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Judge Denies Injunction to Law Professors but Seems to Back Some Claims in Defamation SuitLosing an early battle can feel like the beginning of winning the war. Such was the case Thursday in a defamation suit brought by two law professors who claim West Publishing falsely identified them as the authors of a publication so poorly researched it would harm their reputations if it remained on library shelves. The professors lost their bid for an immediate injunction, but the judge seemed to declare the professors have proven some of their claims and in the end could be entitled to monetary damages.
The Legal Intelligencer2009-04-24 12:00:00 AM
Sometimes losing an early battle can feel like the beginning of winning the war.
Such was the case Thursday in the defamation suit brought by two law professors who claim that West Publishing falsely identified them as the authors of a publication that was so poorly researched it would harm their reputations if allowed to remain on library shelves.
The professors wanted an immediate injunction, but lost their bid for that. Nonetheless, the ruling could be read as a major setback for West because the judge seemed to declare that the professors have proven some of their claims and in the end could be entitled to money damages.
In refusing to issue any injunction to prevent further irreparable damage, Senior U.S. District Judge John P. Fullam found that "the harm has already been done" in his opinion in Rudovsky v. West Publishing Corp.
In the suit, professors David Rudovsky of the University of Pennsylvania and Leonard Sosnov of Widener Law School claim that they did none of the work on the December 2008 supplement, or "pocket part," to their book, "Pennsylvania Criminal Procedure: Law, Commentary and Forms."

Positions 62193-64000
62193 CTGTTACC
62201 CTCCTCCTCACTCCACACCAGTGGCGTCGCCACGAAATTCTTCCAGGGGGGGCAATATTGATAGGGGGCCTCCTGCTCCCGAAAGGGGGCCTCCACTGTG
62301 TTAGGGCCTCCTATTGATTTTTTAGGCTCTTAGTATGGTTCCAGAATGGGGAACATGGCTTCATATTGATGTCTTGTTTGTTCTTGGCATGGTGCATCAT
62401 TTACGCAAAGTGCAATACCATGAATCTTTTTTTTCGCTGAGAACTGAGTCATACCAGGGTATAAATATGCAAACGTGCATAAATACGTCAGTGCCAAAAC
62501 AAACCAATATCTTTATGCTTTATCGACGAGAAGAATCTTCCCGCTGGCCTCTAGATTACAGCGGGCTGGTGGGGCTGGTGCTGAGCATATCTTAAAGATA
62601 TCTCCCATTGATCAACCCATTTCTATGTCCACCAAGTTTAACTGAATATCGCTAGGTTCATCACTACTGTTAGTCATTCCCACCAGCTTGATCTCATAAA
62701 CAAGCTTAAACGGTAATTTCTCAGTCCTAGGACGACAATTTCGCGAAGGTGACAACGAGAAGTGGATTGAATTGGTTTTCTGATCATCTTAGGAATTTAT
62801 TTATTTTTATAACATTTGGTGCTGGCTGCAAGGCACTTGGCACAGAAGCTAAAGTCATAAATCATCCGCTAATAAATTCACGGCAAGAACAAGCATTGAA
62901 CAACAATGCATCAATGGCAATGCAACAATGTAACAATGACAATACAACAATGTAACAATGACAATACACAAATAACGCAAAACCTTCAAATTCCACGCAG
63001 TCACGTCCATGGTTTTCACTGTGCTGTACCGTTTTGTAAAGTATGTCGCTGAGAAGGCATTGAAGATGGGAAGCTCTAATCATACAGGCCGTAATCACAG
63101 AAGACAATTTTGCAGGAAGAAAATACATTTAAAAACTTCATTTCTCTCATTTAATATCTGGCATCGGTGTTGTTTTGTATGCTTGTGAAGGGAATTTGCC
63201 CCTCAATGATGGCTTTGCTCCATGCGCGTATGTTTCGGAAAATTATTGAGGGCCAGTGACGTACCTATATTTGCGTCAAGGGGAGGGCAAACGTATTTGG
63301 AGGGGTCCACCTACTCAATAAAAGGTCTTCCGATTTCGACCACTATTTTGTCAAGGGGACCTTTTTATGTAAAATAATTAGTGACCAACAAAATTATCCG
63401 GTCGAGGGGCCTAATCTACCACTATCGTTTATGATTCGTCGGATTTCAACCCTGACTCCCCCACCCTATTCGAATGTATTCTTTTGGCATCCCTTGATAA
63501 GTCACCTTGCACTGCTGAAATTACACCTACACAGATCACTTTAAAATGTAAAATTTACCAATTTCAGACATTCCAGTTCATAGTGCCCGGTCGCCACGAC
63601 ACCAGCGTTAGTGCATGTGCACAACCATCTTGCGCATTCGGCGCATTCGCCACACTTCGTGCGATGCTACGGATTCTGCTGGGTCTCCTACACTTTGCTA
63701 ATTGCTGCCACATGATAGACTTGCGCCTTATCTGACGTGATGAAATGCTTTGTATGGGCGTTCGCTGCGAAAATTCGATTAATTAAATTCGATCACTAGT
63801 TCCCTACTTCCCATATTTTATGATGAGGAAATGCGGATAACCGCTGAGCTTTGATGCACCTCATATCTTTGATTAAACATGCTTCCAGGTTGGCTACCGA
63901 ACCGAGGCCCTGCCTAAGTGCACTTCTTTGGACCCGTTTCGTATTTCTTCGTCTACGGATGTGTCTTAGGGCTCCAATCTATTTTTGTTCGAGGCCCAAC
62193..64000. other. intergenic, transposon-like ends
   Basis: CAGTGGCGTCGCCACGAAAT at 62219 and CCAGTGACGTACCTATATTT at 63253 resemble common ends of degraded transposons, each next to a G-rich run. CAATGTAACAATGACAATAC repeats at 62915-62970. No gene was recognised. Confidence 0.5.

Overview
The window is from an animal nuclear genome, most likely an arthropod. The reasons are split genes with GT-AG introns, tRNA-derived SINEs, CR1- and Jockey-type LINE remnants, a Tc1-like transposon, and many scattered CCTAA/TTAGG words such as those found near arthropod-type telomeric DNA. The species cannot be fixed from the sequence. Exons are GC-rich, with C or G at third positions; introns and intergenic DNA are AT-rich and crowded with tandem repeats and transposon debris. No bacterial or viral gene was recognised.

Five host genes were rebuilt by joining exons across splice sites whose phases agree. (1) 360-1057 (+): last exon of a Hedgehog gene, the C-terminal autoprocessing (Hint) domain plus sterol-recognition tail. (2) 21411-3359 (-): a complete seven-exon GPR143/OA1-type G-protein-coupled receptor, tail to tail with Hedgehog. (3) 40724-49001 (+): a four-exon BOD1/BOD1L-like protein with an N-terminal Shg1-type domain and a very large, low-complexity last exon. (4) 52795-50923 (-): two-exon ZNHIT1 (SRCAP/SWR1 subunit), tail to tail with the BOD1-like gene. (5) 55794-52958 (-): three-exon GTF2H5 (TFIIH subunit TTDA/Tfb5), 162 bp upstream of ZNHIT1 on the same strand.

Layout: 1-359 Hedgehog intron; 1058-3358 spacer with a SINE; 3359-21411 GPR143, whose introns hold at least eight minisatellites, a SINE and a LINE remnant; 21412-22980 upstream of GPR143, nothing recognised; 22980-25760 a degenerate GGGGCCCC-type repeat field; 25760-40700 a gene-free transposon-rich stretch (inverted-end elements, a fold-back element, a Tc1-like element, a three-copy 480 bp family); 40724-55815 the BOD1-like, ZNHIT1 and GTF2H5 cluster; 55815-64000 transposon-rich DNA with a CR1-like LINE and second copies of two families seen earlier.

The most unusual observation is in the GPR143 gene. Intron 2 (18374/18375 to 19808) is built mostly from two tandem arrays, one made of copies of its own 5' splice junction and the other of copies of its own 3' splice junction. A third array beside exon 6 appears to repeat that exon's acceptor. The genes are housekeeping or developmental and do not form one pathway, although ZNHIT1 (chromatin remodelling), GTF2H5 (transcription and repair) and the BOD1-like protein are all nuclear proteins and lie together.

The professors demanded an injunction, arguing that West should be ordered to notify all recipients of the supplement that Rudovsky and Sosnov were not the authors and that any unhappy customers had the right to demand a refund.
The professors’ lawyer, Richard L. Bazelon of Bazelon Less & Feldman, argued that the supplement was a "sham" that offered almost nothing new to subscribers and that users of the book would mistakenly connect the poor quality to Rudovsky and Sosnov.
Now a federal judge has refused to issue any injunction.
But the four-page decision by Fullam appeared to provide only a empty victory for West.
Fullam seemed to strongly hint that the professors will likely succeed in proving their claims under the Lanham Act as well as state defamation claims, but cannot show that an injunction at this stage would do any good.
"Although plaintiffs had no role in authoring the pocket part, defendant West made it appear that they had indeed authored the pocket part, with aid from members of the publisher’s staff," Fullam wrote.
"To make matters worse," Fullam wrote, "the quality of that particular pocket part was not up to standard."
Fullam found that "few if any relevant court decisions were included in the publication," and that readers were "not informed that some cases cited in earlier volumes had since been reversed or modified."
But prior to the injunction hearing, Fullam said, West had already notified is customers that Rudovsky and Sosnov played no part in authoring the pocket part, and that the December 2008 version had errors and omissions that would be remedied in a soon-to-be-released version.
As a result, Fullam concluded that while the plaintiffs had proven they were harmed, they had failed to prove that they risked suffering any further irreparable harm.
"It seems clear that plaintiffs have established a right to some form of remedy - damages to reputation come to mind - but it would seem that the harm has already been done, and that, if plaintiffs do require further injunctive relief I order to complete their remedy, such relief would be just as effective after final hearing," Fullam wrote.
John Shaughnessy, a spokesman for West’s parent company, Thomson Reuters, issued a one-line statement that said: "We’re pleased with today’s result."